Where Newark now exists, Native Americans came and went for thousands of years, following the waterways and the seasons. In the 1700’s Europeans settlers came, establishing mills along the nearby creeks and creating a community along one dirt road. The crossroads village eventually became the market town of Newark and that dirt road its Main Street.
The town grew with the continued agricultural development of outlying lands.In 1758, King George II of England had granted a charter, which came to be seen as the official establishment of Newark. The King’s charter specifically gave Newark the right to hold weekly markets and semi-annual fairs near what is now the Academy Lawn.
Unlike other market towns of its time, Newark’s growth was impacted almost from its beginning by the presence of educational institutions. First was the establishment of the Academy of Newark in the early 1760’s to prepare young men for the ministry and other learned professions. During the 19th century, public schools were established and stood along Main Street. Boarding schools and seminaries for young women sprang up along Main Street for short periods of time. In 1833, the State of Delaware granted a charter for a school of higher learning to Newark College, which soon became Delaware College and was housed in the building now known as Old College. In 1921, Delaware College became the University of Delaware.
Starting with the Civil War era, local manufacturing interests began to predominate in Newark’s economy, leading to the development of more commercial and residential buildings along Main Street and nearby streets. Economic prosperity in the late 19th century led to the construction of more elaborate buildings along Main Street. This economic prosperity and growth continued on Main Street after World War I and up until the Depression. The growth picked up again during World War II and thereafter. In the latter half of the twentieth century,Newark began to grow significantly beyond its center. Factories that had operated in Newark near Main Street, like the Continental Diamond Fibre Company and the National Vulcanized Fibre Company, closed and new factories, including (for example) Chrysler and FMC, were built at a distance. Public institutions, like City Hall, the high school, and the public library, were relocated to the edge of town. Shopping malls, built outside of town, drew businesses and customers away from Main Street. Also beginning in the 1960’s, the University of Delaware, which had grown beyond its original building to cover several city blocks south of Main Street, now began a new era of expansion.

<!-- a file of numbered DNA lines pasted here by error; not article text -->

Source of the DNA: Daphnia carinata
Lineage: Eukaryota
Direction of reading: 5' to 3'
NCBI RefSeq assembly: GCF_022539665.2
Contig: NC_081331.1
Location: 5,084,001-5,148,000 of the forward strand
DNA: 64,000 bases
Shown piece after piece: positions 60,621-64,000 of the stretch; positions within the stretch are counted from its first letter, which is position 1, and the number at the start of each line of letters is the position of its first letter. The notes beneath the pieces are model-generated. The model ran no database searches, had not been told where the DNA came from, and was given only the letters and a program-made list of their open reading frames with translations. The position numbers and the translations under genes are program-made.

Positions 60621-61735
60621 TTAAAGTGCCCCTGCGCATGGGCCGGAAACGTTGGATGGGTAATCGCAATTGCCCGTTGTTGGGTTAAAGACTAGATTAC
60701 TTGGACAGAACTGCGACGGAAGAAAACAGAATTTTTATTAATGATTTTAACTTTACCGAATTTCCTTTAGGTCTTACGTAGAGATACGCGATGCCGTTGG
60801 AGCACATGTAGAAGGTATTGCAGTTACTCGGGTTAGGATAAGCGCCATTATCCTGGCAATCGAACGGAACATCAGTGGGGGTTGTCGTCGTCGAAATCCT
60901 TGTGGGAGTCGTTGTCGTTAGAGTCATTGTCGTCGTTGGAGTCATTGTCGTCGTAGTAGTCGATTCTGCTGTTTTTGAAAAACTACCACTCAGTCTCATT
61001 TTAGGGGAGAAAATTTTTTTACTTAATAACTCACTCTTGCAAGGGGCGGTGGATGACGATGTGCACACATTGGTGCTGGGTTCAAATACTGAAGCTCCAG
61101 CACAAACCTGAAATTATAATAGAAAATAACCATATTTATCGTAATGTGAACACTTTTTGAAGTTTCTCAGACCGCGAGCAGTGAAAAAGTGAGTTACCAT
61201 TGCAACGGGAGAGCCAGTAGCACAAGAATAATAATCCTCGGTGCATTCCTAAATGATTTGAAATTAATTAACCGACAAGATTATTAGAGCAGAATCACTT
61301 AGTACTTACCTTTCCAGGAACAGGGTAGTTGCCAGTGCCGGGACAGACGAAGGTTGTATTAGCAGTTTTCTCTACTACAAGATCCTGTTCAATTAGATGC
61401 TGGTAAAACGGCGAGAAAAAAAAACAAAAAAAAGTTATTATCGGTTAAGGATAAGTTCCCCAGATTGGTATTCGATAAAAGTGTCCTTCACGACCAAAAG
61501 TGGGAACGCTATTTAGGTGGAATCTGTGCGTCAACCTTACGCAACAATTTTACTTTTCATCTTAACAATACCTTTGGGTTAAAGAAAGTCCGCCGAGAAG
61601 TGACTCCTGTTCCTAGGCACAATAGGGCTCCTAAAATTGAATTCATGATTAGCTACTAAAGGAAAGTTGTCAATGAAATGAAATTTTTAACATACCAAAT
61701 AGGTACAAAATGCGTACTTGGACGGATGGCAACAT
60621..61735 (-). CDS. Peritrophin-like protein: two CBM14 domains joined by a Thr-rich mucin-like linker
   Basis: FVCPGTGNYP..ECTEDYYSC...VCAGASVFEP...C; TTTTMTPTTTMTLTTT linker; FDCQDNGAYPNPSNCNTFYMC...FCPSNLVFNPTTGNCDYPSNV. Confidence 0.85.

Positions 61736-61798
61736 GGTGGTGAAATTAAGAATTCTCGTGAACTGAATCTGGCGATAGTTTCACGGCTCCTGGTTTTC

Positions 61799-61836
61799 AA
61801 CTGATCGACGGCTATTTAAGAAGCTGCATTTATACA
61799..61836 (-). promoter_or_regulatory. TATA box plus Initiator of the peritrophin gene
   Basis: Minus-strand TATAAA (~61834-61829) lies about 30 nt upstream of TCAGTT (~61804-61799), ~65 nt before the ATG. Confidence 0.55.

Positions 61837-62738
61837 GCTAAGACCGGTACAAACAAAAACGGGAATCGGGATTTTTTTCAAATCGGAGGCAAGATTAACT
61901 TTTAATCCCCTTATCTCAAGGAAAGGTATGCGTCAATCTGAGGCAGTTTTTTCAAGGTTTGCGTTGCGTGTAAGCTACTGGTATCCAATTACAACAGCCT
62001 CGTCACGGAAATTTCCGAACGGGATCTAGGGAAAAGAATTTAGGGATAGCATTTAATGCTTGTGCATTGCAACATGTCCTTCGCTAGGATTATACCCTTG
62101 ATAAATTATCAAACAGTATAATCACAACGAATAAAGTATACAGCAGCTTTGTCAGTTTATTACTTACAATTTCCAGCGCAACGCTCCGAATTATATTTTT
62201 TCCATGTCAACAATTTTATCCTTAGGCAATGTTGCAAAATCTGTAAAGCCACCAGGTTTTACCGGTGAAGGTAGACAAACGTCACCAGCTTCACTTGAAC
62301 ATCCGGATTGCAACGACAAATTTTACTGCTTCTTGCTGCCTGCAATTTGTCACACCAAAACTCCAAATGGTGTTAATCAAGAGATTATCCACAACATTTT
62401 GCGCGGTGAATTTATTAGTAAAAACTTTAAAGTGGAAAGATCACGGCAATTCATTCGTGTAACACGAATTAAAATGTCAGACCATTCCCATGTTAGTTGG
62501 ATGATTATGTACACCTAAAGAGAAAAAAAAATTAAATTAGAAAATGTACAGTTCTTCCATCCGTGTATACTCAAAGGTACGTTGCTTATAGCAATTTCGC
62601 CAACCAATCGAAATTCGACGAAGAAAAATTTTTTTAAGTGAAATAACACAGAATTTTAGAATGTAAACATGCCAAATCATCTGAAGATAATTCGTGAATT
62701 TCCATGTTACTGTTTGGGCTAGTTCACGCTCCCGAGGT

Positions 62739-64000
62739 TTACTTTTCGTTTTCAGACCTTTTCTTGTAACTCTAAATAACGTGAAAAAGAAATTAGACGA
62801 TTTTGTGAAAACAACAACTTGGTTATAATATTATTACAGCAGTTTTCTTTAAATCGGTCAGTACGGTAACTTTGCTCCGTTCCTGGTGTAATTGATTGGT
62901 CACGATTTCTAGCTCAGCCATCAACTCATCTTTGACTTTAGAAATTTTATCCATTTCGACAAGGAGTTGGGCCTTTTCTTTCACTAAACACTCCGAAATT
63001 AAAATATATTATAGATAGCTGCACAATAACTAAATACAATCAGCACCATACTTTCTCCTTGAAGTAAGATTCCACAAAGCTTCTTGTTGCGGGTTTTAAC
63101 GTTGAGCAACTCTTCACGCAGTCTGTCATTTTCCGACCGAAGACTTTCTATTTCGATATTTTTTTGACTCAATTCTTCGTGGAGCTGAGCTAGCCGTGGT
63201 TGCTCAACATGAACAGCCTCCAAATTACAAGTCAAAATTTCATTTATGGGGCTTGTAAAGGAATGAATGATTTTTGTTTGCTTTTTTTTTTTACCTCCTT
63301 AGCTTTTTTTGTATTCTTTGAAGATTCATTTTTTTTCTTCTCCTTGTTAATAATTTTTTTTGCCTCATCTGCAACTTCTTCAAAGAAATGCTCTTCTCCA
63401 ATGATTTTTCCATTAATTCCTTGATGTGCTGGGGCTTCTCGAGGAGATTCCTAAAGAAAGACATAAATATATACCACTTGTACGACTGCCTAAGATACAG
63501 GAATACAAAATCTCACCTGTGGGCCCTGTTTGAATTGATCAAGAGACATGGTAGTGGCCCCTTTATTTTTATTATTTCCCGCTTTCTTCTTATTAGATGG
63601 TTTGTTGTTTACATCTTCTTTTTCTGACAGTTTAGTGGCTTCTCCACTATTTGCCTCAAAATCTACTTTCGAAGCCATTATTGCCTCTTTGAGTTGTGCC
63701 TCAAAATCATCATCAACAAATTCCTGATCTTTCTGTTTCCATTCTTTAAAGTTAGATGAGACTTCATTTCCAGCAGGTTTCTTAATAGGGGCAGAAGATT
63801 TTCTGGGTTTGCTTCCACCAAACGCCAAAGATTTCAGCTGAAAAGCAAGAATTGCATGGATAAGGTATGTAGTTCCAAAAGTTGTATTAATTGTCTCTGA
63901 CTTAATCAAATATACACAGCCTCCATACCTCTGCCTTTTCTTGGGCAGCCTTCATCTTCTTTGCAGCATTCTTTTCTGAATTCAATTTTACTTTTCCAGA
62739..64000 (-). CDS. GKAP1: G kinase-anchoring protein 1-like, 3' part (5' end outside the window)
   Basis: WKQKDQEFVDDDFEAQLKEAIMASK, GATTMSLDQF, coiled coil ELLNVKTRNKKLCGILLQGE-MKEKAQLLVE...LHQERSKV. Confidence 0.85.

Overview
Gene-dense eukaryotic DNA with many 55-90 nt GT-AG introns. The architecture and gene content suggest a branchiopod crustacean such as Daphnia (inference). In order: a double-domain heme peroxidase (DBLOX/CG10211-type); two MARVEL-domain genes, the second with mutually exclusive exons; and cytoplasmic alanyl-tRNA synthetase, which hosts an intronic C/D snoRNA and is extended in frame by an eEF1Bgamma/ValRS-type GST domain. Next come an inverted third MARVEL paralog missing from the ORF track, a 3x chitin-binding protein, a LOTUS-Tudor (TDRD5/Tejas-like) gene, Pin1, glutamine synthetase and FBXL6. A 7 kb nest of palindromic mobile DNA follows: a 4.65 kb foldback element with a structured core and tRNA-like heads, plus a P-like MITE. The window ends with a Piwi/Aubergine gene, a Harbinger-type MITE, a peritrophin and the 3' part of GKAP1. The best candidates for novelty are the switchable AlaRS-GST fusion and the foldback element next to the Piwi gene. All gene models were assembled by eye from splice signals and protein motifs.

By the mid-1970s, with the advent of a regional mall, competitive pressures increased dramatically, while the area population grew slowly. Therefore, downtown experienced the negative effects of rapidly growing competition in a geographic area that had a slowly growing customer base, and as a result, lost businesses and customers.
This economic environment caused concern because of the role downtown played, and continues to play, in Newark life. Downtown functions as a community focal point, hosting community events and activities; functions as a key anchor that identifies Newark as a special place; and because of its proximity to the University of Delaware’s main campus, has always played a significant role in University life.
Recognizing the need to look beyond our traditional markets and attract more visitors and shoppers to downtown, the City commissioned a study to assess the economic climate and make recommendations for action to insure future success. The result, Commerce in Newark – A Plan for the Future, July 1986, recommended, among other things, an activist partnership to include the City, the University, and the business community to foster positive change downtown through the National Main Street Center’s approach to revitalization.
Consequently, the City brought together downtown businesses, property owners, and University representatives to talk about downtown revitalization, and through these efforts, the Newark Business Association (NBA) was created. The NBA organized loosely along the Main Street 4-point approach, but enjoyed limited success.
In 1998, the Downtown Newark Partnership (DNP) was formed The DNP has created a unique environment in which the University, the City, the residential and business communities work together toward a common goal, the ongoing revitalization of Main Street. Guided by a policy board and energetic and dedicated working committees and volunteers, the DNP enjoyed unmatched success. In 2000, the DNP was recognized as a Certified Nation Main Street Program by the National Trust for Historic Preservation and the Delaware Main Street Program. We are proud to have maintained this designation over the last ten years. In addition, our Main Street Manager Maureen Feeney Roser was recognized as a Certified Main Street Manager by the National Trust’s Main Street Center in 2009.
Downtown Newark is now a thriving commercial area with more than $40 million in new private investment and 30 new businesses over the last 4 years. Newark was recently recognized as SBA Small Business Community of the Year; and named the best city for business start-ups by Business Weekly. It is also a semi-finalist for the 2011 National Trust for Historic Preservation’s coveted Great American Main Street Award.